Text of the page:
The hospital patients in the probiotics group fared much better than those in the placebo group. Hickson and colleagues concluded, “Consumption of a probiotic drink containing L casei, L bulgaricus and S thermophilus can reduce the incidence of antibiotic-associated diarrhea and C difficile-associated diarrhea. This has the potential to decrease morbidity, heath care costs, and mortality if used routinely in patients over age 50.”

Here are the results of the study: 12% of the hospital patients in the probiotic group developed diarrhea associated with antibiotic use, compared with 34% of the patients in the placebo group. No one in the probiotics group developed C difficile, but 9% of the patients in the placebo group developed this serious complication.

Cost Effective, Too

Hickson and colleagues provided this estimate of the cost savings in U.S. dollars. The average cost of the probiotics regimen in this study was $20 per patient. The cost of preventing one case of C difficile-associated diarrhea with probiotics was estimated to be $120, excluding dispensing and nursing costs. This is due to that fact that six patients were treated with probiotics for each case of C difficile prevented.

The $120 was then compared with the $3,669 it would cost in the U.S. to provide the standard medical treatment for one person with C difficile. The high cost is mainly due to the increased length of hospital stay required for people with C difficile and the use of a costly intravenous antibiotic called vancomycin, according to Hickson and colleagues.

Vaginal Infections

Something important to women was not addressed in the British study. Many eat yogurt while on antibiotics in order to avert another nasty side effect—vaginal infections. Will the yogurt drink used in this study have any preventive benefit for this infection? The answer is no, according to a leading probiotics expert not associated with the British study: Gregor Reid, PhD, Canadian Research and Development Centre for Probiotics in London, Ontario. “The product [Actimel/DanActive] is designed for intestinal benefits and not for the type of bacteria strains needed to promotevaginal health.”

There is, however, another product proven to reduce the risk of vaginal infections, called Fem-Dophilus (, said Dr. Reid, who owns patents to the strains present in these capsules. As for the probiotic claims on numerous products sold in supermarkets and pharmacies: “It’s only a probiotic if the product formulation has been clinically tested. Many of them have not. At least, if they have the strains of probiotic in a suitable viable count as found in studies with other formulations, it is promising, but the real test is a human study with the formulation.”

Maryann Napoli, Center for Medical Consumers ©
July 2007

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Antibiotics Prior to Dental Procedures: Big Change in Recommendations

Posted by medconsumers on July 1, 2007

For over a half century, millions of Americans with common heart valve problems, such as mitral-value prolapse, were told to start taking preventive antibiotics prior to undergoing routine dental procedures. To ignore this standard recommendation is to risk a potentially life-threatening case of bacterial endocarditis triggered by the dental procedure. Or so went a widely held belief that has been revised recently by the American Heart Association.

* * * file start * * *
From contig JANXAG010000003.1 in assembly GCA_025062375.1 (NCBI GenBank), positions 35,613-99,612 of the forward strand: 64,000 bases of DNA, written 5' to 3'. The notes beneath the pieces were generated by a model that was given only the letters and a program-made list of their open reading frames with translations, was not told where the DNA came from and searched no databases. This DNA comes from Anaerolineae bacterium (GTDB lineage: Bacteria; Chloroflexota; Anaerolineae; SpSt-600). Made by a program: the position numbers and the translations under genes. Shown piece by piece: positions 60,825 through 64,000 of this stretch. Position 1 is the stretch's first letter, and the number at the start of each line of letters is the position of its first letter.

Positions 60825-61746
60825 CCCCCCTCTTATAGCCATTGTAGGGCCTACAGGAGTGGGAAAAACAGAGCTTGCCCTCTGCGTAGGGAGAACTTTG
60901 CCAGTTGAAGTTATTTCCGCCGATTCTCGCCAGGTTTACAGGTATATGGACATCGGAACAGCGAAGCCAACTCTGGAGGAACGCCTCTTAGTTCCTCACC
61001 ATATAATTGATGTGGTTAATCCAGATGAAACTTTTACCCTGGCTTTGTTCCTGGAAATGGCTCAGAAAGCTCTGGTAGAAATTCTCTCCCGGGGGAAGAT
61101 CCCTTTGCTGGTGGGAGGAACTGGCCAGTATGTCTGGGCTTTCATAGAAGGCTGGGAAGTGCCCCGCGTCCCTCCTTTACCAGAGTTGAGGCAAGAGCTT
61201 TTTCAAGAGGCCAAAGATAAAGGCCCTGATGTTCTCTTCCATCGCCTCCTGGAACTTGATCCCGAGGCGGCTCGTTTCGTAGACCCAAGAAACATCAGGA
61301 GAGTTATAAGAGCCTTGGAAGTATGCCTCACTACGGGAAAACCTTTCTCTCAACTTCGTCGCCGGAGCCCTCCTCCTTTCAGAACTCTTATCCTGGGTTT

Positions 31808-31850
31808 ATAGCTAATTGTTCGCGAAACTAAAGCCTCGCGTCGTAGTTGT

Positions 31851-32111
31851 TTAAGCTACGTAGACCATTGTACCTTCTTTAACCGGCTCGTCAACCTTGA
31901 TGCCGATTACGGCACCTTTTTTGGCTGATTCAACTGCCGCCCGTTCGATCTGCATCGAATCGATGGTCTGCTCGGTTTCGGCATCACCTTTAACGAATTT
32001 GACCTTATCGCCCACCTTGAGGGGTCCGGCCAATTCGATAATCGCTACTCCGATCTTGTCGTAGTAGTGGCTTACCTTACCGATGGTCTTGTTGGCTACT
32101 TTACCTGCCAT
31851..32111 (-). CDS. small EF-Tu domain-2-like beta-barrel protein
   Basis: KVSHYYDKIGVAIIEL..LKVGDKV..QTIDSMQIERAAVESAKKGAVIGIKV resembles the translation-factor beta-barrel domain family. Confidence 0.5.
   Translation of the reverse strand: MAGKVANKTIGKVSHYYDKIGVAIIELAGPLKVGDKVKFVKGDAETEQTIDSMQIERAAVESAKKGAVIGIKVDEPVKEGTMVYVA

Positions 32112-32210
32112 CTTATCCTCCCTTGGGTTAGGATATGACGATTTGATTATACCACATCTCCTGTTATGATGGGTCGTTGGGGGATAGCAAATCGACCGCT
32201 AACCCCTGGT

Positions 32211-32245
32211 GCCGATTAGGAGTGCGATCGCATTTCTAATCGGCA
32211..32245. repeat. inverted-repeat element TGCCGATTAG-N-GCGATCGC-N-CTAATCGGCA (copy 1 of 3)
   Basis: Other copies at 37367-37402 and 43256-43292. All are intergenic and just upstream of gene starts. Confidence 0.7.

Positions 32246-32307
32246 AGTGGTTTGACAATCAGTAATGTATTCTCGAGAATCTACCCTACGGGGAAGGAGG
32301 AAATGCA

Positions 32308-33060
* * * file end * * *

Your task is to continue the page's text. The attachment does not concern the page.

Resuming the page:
The AHA now restricts its preventive antibiotics advice to a much smaller group of people—those with serious heart conditions. The new guidelines were published recently in the journal, Circulation, where the AHA acknowledged its longstanding policy was based on expert opinion rather than evidence.

The AHA appointed a writing group comprised of people selected for their expertise in the prevention and treatment of endocarditis. After reviewing all relevant studies, the AHA writing group concluded that the odds of suffering a serious adverse reaction to the antibiotics are higher for most people with heart conditions than their odds of getting endocarditis due to a dental procedure. In other words, endocarditis is a rare possibility. This is similar to the conclusion of a 2004 review of all relevant studies on this topic conducted by the Cochrane Collaboration.

Central to the now-outdated AHA recommendations was the concern that even the most routine of dental procedures, such as tooth scaling, could let loose bacteria into the bloodstream. Theoretically, the bacteria would lodge on abnormal heart valves or other damaged heart tissue and cause endocarditis, an infection of the heart’s inner lining (endocardium) Ironically, the AHA guideline writers said that the chances of developing endocarditis from the more mundane everyday activities, such as tooth brushing, flossing, and use of toothpicks, are higher than getting it during a dental procedure.

On another ironic note, the AHA writing group found that studies involving the antibiotics typically prescribed before dental procedures—penicillin or amoxicillin—failed to prove that either drug is effective in reducing the release of bacteria into the bloodstream. (The studies had compared drug-treated people with untreated people who underwent the same dental procedures.) Also, there is no evidence to show that amoxicillin, the antibiotic of choice since 1990, can reduce the risk of or prevent endocarditis.